Members of the Camera Owners of the Bay Area received first-hand looks at two exciting cameras Wednesday evening, the Canon EOS-1Ds and the Sigma SD9, featuring the Foveon X3 imaging sensor. Among the featured speakers were Jim Rose from Canon and Dick Merrill, Tim Whitehouse, and Eric Zarakov from Foveon. The meeting also featured a record crowd for a COBA meeting, as I counted over 85 people in attendance!
Jim was first up with his presentation of the EOS-1Ds. Many people were familiar with the camera, since it’s largely based on the existing EOS-1D DSLR. Noted improvements included the 11-megapixel CMOS imaging sensor, extended battery life, and magnified image playback. While the quoted list price of the camera was $8,999, Jim mentioned that will likely sell for cheaper. With Kodak’s DCS-14n at $4,000 and the SD9 at $1899 (list price), there’s a big gulf for Canon to cover in the price range.
A number of people had comments for Jim to relay back to Canon including improving Mac OS X support, multiple image resolutions (6mp in addition to 3mp and 11mp), better firmware (ala Kodak), and using up-to-date battery technology (LiON instead of NiMH).
In addition to the 1Ds, Jim brought along the EF 400mm f/4.0 DO IS, which was an extremely light telephoto lens. I had the opportunity to test the lens in poor lighting conditions. All of the following images were shot handheld (albeit greatly assisted by image stabilization), ISO1600, 1/60th second at f/4.0.
Altogether a very impressive lens! Tim brought along several Sigma lenses, including a gigantic telephoto that Hoon is admiring in the photo that graces the top of this entry. The meeting was a great opportunity to see the wide variety of equipment that’s available for photographers, be they Canon users or Sigma users.
Following Jim’s presentation, Dick Merrill, Chief Sensor Designer, gave a detailed presentation on the history of photography and of the X3 sensor. His presentation was similar to the one given by Carver Mead back in May, although Dick’s was tailored to a more technical audience. One of the slides showed what is generally considered to be the world’s first photograph, by Joseph Nicephore Niepce. The photo is part of the Ransom Center’s Photography Collection at the University of Austin, Texas. When I visited Austin last Christmas, I saw the photograph first-hand!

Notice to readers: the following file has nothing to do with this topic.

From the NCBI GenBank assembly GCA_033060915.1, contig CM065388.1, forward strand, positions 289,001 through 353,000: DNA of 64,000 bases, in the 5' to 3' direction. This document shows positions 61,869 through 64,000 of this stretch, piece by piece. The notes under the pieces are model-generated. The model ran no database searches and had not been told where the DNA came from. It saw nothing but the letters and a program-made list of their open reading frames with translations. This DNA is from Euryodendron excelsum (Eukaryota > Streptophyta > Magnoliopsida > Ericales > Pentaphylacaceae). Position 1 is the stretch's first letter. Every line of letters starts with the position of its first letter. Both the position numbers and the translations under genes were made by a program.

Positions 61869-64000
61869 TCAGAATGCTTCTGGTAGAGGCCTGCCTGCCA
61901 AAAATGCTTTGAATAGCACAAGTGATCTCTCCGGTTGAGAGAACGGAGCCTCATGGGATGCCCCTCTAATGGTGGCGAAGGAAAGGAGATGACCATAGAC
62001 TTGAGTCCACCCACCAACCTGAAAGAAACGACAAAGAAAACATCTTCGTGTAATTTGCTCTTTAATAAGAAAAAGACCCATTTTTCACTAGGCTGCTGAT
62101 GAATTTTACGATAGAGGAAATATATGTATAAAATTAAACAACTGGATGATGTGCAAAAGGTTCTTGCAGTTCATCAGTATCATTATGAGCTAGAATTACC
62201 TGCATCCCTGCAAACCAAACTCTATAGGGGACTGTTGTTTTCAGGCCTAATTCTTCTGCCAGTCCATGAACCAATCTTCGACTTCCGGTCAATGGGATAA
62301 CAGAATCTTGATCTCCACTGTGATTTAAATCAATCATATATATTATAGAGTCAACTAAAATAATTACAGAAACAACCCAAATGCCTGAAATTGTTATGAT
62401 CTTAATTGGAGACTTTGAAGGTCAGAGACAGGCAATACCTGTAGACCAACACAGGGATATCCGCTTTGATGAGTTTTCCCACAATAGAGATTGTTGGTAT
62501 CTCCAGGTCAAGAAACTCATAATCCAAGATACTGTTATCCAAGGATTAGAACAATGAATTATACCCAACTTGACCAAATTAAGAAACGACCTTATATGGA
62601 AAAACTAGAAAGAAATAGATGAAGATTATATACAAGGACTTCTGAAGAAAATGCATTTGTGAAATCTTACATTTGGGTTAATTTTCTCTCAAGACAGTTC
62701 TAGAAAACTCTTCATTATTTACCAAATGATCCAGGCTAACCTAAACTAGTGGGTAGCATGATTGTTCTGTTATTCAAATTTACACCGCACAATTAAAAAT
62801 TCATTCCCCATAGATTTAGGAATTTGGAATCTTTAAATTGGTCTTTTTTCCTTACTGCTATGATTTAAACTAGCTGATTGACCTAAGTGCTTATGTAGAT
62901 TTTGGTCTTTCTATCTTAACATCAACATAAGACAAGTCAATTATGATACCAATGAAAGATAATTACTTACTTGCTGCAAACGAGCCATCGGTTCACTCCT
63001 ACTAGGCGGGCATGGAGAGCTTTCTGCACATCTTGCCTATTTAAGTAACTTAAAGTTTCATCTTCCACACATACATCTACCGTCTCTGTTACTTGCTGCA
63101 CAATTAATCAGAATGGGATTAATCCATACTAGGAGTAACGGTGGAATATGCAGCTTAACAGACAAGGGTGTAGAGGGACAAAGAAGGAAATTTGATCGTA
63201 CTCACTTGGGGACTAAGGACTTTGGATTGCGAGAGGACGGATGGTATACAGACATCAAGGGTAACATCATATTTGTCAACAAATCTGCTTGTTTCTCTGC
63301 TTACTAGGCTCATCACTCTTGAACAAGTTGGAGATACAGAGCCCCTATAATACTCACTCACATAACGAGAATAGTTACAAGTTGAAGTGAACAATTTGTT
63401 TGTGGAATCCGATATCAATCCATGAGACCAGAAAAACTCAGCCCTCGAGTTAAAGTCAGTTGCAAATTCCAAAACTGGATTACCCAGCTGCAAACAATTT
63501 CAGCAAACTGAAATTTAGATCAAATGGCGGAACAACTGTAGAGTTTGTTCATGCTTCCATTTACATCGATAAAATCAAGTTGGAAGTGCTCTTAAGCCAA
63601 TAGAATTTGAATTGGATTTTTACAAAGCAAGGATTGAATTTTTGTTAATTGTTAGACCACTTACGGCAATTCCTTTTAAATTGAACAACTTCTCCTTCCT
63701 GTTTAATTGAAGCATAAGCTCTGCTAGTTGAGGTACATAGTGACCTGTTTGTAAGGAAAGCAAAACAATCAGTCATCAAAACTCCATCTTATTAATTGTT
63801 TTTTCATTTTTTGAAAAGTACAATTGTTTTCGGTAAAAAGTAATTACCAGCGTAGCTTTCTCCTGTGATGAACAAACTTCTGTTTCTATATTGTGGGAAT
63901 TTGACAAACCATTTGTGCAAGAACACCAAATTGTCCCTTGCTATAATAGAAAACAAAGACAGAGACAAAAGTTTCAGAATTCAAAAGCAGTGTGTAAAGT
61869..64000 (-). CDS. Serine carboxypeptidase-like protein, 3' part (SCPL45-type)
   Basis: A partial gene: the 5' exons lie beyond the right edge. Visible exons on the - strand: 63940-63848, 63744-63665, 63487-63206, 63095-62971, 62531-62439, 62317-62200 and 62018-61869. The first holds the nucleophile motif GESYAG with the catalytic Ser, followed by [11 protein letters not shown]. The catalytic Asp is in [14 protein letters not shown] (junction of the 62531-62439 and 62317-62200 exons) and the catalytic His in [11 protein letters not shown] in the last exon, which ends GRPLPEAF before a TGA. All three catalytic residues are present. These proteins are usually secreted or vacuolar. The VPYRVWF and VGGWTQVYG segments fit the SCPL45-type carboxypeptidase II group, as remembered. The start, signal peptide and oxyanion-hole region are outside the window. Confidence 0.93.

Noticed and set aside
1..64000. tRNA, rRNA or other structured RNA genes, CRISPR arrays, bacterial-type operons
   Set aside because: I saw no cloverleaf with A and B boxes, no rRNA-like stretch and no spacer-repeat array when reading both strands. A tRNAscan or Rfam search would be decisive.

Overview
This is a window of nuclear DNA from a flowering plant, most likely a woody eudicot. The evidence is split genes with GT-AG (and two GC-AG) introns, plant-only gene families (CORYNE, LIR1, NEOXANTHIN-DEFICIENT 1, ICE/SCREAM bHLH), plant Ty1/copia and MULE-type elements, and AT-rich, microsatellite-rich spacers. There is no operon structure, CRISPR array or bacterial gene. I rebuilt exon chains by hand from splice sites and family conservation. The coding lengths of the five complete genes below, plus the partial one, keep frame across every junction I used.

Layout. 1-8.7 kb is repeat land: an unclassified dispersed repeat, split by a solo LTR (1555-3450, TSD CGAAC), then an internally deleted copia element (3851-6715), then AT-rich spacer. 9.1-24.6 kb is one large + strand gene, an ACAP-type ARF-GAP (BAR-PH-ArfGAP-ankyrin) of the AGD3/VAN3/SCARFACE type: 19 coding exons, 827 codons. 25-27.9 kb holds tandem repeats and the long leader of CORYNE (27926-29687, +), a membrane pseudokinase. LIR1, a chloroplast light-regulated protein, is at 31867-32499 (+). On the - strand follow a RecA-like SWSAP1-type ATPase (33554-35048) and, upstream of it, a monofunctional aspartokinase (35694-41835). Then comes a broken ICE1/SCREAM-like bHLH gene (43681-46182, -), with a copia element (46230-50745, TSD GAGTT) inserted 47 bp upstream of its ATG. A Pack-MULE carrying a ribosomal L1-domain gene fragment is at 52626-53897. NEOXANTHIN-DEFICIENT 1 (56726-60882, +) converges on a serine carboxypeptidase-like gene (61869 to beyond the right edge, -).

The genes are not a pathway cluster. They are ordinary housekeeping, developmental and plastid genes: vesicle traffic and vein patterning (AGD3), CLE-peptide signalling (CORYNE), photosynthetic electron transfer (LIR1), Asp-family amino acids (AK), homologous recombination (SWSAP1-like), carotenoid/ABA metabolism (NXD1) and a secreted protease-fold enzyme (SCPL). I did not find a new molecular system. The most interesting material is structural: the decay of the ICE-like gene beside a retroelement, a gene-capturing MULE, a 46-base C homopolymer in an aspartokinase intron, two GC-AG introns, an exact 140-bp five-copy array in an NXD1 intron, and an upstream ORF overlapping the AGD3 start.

A number of questions flowed from the crowd, eager to learn more about the sensor and how it stacked up to existing products on the market. Erik mentioned that the SD9 camera would go on sale on October 21st in Japan and the Americas, followed by a rollout in Europe next year. He also explained that, contrary to rumors, there is no exclusivity pact with Sigma regarding the use of the Foveon X3 sensor. It would take a minimum of 6 months for a company to incorporate their technology into a new camera, as it’s more than just a simple swap in and out of imaging sensors. The market really belongs to the consumer point-and-shoot cameras, not to expensive DSLR’s, so I’m guessing that the next camera will be a 1.5-megapixel (with 4.5 million full-color photodetectors) X3-based point-and-shoot.
I found it interesting to note that the Sigma SD9 camera does not support in-camera creation of JPEG files. Tim and Erik mentioned that it was a time-to-market decision that also followed Foveon’s general philosophy of generating the highest quality images straight out of the camera. This philosophy also led Foveon and Sigma to limit the camera’s sensitivity from ISO100 to ISO400 (ISO800 was too noisy). Given time, however, we should expect the sensitivity to increase, which would be a boon for anyone who lives at high ISO ratings (i.e. sports, photojournalists, etc.).
The prints that were displayed of both the Canon 1Ds and the SD9 were quite impressive. I was particularly impressed by the sharpness and color quality exhibited by the Foveon prints. Moiré was non-existent, and the images looked very film-like. I encourage people who came to the meeting to post their comments on the meeting using the comment system at the end of this entry. What are you thoughts and impressions of both cameras?
The next meeting of COBA is tentatively set for November 13th. See the COBA web page for additional information.